• Issue: Februari 1981
  • Artists: A. Ticho / J. Zaritsky / M. Ardon

The "Jerusalem Talmud" in Kiddushin 49 B, tells that "Ten measures of beauty descended on the world, nine fell on Jerusalem and one on the rest of the earth". As true today as it was so many years ago, Jerusalem's natural and architectural charm was acknowledged throughout the ages, while the Bible, in Psalm 50,2, recalls the city as "Zion, the perfection of beauty".

One of the earliest paintings of the city walls and the Temple appears in the Dura-Europos synagogue dating from 245 CE, and since then, during Byzantine and mediaeval times, through the Renaissance and on to modern days, Jerusalem has been endlessly depicted. Jerusalem's association with the three great monotheistic faiths and its 4500 years of continuous habitation have lent the city a special aura.

According to Genesis 14,1 8 Abraham and the Canaanite king-priest Melchizedek met there four millenia ago, then a thousand years later David conquered the tiny Jebusite stronghold and named it Zion, the City of David. Set upon narrow Mount Ophel, adjoining the spring of Gihon - the only freshwater source in the vicinity - the area of Zion was barely 15 acres. However, its strategic location gave it particular significance, and here David established his capital. He also bought the threshing-floor of Araunah, last king of the Jebusites, "and built there an altar unto the Lord", (II Samuel 24,25), turning Jerusalem into Israel's main cult centre.

Solomon concentrated on the framework of worship, and above David's altar he erected a Temple to the Lord, and encouraged the unifying custom of thrice-annual pilgrimage to Jerusalem. On Solomon's death in 933 BCE, the Kingdom split into two, Israel in the north, and Judah, with Jerusalem as its capital, in the south. Judah retained its independence until vanquished by Babylon in 587 BCE.

Fifty years passed before Nehemiah, with the blessing of the Persian monarch, led the Return to Zion, and forcefully reiterated Judaism's basic ideals. Alexander the Great's conquest of 333 BCE inaugurated beneficent Greek rule, which gradually deteriorated, igniting the Maccabean revolt which initiated a brilliant era in Jewish history. The Rome-supported Herodian regime was characterized by magnificent constructions, including the rebuilt Temple, part of which still stands. Two revolts against the Romans - in 70 CE and in 132 CE- ended in the destruction of Jerusalem, and its replacement by the Roman Aelia Capitolina.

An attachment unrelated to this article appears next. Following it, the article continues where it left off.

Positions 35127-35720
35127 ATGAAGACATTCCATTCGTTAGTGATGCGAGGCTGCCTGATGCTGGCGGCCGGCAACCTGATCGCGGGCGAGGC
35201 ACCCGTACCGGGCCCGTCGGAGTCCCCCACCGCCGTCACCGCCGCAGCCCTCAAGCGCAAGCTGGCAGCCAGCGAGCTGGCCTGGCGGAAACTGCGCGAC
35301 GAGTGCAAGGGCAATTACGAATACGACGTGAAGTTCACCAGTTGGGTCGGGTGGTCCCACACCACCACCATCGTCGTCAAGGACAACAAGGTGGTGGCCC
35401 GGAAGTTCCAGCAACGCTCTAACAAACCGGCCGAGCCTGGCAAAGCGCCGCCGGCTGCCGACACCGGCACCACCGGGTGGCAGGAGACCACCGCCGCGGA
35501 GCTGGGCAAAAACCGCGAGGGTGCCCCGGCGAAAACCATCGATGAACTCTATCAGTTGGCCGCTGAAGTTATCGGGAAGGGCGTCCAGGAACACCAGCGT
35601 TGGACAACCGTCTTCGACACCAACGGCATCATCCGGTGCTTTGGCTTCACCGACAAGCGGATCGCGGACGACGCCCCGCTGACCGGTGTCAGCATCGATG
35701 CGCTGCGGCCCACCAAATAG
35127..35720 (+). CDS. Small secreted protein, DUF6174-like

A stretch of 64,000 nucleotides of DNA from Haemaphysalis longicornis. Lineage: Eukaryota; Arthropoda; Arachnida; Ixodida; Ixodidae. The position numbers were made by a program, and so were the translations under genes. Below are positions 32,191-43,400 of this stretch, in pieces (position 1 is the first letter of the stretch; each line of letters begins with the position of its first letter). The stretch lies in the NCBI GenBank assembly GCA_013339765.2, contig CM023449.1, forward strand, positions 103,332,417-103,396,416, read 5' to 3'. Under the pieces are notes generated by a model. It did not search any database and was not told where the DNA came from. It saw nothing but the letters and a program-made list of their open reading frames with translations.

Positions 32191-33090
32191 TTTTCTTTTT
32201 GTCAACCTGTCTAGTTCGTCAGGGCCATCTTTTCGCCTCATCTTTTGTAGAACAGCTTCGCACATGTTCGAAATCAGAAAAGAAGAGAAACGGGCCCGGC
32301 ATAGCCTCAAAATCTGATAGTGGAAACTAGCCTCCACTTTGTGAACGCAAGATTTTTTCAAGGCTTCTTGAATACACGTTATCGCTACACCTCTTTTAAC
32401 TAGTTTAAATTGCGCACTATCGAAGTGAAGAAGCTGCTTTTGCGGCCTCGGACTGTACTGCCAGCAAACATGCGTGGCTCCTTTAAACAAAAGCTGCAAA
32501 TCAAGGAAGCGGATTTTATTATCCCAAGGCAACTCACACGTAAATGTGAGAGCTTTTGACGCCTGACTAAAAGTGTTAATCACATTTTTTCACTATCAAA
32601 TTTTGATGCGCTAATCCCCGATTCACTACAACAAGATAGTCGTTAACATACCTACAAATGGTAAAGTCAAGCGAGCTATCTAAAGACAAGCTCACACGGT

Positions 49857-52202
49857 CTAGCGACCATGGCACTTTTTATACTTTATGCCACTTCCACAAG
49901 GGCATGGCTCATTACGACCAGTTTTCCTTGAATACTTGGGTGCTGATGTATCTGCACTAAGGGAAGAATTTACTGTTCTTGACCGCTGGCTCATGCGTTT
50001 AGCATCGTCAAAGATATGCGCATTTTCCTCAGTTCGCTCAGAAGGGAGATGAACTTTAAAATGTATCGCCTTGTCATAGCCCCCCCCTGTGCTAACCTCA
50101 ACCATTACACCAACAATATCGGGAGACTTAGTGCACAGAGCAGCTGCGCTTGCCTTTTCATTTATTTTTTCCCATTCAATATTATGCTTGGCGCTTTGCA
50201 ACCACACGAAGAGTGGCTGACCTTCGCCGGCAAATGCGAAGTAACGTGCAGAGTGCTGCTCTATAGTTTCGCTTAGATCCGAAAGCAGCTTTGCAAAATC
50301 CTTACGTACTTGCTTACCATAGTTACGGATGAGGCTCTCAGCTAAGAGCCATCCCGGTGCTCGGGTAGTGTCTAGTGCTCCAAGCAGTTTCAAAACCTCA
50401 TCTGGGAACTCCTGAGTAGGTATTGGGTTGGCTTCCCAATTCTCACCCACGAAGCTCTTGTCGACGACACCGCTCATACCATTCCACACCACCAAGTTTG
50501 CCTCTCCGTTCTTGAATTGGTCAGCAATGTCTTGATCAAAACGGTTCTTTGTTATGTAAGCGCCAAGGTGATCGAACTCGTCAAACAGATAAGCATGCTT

Under Byzantia, Jerusalem regained her name and importance. Emperor Constantine adopted the Christian faith; the city was restored and shrines constructed, attracting worldwide fame, In 638 Moslem warriors captured the Holy City and built the familiar Dome of the Rock, but, as always under Moslem domination, Jerusalem was only a small town in the extensive Arab world.

Crusader armies stormed the walls in 1099, gaining a bloody victory. Although in possession for less than 90 years, their works included the grandiose reconstruction of the Christian shrines and the inner town with its typical vaulted lanes and covered markets. Regained by Saladin in 1187, three-and-a-half centuries of comparative quiescence passed until Jerusalem, as part of Palestine, was absorbed into the Turkish Empire. Sultan Suleiman revived the city by erecting the ramparts as they are at present, repairing aqueducts and cisterns, and improving local government.

Turkish rule lasted 400 years. During the latter part of this period, Europeans displayed great interest in Jerusalem, in effect starting its modern history. Diplomats, statesmen and pilgrims, together with painters, artists and engravers, streamed into the country. This trend continued with Britain's conquest of Palestine in 1917; with the founding of the State of Israel in 1948 and after the reunification of Jerusalem in 1967. Down the ages Jerusalem has been a constant inspiration to those who draw, paint or sculpture, as if each had heard the biblical command to "Take a tile... and portray upon it the city, even Jerusalem." (Ezekiel 4,1)

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Paintings of Jerusalem